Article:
The Great Book of Riddles: 250 Magnificent Riddles, Puzzles and Brain Teasers (The Great Books Series 1)
About this deal
Included here are facsimiles, editions, and translations that include a significant proportion of texts from the Exeter Book. This selection is from the Exeter Book, a manuscript written late in the tenth century CE. It was bequeathed to the monastery at Exeter in Devon by a bishop called Leofric in 1072, and is still in the cathedral library there. In Leofric’s will, it’s described as ‘one big English book about various things, composed in poetry’. It’s one of the great treasures of English literature, containing many beautiful and haunting poems which demonstrate the rich culture of Anglo-Saxon (pre-Conquest) England. It includes about a hundred riddles, some being versions of Latin riddles ( aenigmata).
What am I? A: Hyphen. The first two lines yield high-fen. A hyphen is used by a writer to tie (or cramp) two words together. Riddles are great for brain exercise. They help us focus on the problem, use our problem-solving skills, understand new words, and use logic in solving the riddle. Most of all, riddles are a fun way to gather with friends and family to test what you know, build connections, and have some fun. Benefits of RiddlesGet ready, friends, to explore the world of riddles with these fun book riddles. So strap on your thinking cap and get ready to explore these book riddles in a fun new way. See how many you can solve. book riddles I am wonderful help to women, The hope of something to come. I harm No citizen except my slayer. Rooted I stand on a high bed. I am shaggy below. Sometimes the beautiful Peasant's daughter, an eager-armed, Proud woman grabs my body, Rushes my red skin, holds me hard, Claims my head. The curly-haired Woman who catches me fast will feel Our meeting. Her eye will be wet.  Trans. by Craig Williamson, A Feast of Creatures: Anglo-Saxon Riddle-Songs (1982)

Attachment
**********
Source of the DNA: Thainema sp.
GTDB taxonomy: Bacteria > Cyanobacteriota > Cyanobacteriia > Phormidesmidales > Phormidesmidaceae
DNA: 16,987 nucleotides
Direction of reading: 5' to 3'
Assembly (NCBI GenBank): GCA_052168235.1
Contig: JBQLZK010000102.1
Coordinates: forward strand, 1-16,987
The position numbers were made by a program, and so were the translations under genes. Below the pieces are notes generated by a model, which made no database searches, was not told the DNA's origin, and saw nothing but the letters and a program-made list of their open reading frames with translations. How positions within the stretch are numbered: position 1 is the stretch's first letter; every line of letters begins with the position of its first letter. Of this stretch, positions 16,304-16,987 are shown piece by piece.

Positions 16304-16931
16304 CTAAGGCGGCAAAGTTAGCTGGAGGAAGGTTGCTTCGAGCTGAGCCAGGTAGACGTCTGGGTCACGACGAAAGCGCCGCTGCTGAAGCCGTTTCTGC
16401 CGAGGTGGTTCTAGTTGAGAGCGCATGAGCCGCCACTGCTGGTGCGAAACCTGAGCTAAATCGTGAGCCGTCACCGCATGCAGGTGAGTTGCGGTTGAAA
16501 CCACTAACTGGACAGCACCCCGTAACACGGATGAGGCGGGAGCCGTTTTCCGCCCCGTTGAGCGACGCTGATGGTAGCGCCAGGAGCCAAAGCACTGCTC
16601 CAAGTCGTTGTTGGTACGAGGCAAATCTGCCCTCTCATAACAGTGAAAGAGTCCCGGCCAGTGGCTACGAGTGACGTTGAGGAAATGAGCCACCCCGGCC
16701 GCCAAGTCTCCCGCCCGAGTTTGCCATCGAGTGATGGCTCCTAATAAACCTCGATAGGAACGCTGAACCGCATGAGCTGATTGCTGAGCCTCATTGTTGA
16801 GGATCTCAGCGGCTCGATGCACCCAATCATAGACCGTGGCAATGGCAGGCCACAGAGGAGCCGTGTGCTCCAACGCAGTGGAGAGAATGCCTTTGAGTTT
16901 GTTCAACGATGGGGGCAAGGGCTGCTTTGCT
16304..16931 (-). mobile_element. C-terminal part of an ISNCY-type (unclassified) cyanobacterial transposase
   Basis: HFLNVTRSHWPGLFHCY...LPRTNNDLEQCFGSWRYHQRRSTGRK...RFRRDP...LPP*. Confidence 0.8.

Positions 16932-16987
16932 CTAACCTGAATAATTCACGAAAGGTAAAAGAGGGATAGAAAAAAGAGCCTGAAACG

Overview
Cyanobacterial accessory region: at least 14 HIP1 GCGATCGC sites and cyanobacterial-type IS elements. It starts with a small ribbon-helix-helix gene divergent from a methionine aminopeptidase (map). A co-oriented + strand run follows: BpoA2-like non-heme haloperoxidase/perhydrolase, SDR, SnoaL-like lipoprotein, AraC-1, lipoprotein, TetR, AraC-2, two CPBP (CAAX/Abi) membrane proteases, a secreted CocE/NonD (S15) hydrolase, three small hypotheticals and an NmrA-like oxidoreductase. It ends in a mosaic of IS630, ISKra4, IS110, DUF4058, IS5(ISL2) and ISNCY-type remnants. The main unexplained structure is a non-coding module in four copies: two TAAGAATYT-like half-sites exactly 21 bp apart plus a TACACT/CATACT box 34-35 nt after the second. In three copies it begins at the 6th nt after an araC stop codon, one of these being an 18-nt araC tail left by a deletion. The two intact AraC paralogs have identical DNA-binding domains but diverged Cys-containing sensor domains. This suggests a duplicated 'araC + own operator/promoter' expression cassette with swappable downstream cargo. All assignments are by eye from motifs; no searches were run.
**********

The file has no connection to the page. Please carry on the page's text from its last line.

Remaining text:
Some riddles seem to have come directly from vernacular tradition.  :175–219 Form and style [ edit ] a b Carol Lind, 'Riddling in the Voices of Others: The Old English Exeter Book Riddles and a Pedagogy of the Anonymous' (unpublished Ph.D. thesis, Illinois State University, 2007).
In this book you'll find a whole host of amazing riddles. Some will get you head scratching, some will make you laugh, and all are a lot of fun.